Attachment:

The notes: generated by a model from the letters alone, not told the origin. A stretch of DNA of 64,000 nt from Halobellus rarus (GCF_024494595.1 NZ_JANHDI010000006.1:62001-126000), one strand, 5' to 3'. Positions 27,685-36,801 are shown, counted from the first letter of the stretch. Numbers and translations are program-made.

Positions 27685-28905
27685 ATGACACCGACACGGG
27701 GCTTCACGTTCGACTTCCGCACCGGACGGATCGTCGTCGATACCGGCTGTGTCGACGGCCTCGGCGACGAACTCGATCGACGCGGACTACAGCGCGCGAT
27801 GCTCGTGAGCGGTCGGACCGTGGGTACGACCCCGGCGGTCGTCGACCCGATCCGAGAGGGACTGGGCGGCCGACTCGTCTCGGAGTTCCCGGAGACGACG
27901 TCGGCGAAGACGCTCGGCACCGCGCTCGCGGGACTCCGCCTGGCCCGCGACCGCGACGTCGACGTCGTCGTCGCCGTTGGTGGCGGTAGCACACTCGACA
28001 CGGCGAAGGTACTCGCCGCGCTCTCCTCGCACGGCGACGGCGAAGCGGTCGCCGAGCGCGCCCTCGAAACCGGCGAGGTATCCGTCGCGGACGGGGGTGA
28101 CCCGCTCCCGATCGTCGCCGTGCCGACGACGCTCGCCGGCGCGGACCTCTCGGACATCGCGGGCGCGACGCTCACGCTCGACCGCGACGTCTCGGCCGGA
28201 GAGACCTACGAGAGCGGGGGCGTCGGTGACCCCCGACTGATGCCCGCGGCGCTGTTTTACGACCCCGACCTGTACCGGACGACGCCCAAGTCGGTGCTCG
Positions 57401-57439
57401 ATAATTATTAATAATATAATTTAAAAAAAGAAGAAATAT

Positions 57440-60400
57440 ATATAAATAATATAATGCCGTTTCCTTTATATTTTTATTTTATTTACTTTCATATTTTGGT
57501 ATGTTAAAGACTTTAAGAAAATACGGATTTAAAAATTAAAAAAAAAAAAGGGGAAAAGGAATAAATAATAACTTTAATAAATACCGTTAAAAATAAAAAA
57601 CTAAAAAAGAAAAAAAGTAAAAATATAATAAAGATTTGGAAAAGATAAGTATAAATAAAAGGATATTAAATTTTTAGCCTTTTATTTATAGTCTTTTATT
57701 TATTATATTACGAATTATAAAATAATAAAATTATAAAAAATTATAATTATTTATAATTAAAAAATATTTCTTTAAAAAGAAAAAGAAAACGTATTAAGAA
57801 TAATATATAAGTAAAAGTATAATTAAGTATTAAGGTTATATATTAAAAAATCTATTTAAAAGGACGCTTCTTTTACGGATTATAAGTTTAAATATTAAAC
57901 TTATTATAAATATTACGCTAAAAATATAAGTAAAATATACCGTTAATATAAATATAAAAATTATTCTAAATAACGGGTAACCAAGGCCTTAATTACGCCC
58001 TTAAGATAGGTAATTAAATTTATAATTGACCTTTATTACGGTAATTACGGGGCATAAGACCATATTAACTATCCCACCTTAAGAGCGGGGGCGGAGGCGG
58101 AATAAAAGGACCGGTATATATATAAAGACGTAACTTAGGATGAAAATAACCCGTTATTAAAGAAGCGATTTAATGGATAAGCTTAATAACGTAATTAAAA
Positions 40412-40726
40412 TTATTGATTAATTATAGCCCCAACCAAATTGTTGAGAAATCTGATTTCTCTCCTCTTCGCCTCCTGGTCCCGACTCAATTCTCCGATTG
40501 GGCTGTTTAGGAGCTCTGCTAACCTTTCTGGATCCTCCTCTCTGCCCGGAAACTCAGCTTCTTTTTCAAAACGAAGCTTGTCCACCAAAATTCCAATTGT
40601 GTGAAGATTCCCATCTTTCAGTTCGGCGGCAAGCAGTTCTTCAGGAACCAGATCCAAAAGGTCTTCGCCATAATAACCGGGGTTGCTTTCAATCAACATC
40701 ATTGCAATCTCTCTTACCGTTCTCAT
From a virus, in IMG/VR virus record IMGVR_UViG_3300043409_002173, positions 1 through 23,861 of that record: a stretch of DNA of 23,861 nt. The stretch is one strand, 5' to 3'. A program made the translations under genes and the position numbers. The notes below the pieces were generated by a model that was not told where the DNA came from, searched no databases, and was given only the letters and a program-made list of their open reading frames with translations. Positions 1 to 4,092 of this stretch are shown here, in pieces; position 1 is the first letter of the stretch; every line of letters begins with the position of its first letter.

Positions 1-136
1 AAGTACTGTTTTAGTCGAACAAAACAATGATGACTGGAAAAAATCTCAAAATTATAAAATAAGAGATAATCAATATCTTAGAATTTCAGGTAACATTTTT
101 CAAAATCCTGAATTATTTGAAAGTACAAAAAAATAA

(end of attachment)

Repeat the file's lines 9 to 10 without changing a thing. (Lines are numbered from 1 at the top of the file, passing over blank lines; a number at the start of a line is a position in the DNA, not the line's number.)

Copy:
28201 GAGACCTACGAGAGCGGGGGCGTCGGTGACCCCCGACTGATGCCCGCGGCGCTGTTTTACGACCCCGACCTGTACCGGACGACGCCCAAGTCGGTGCTCG
Positions 57401-57439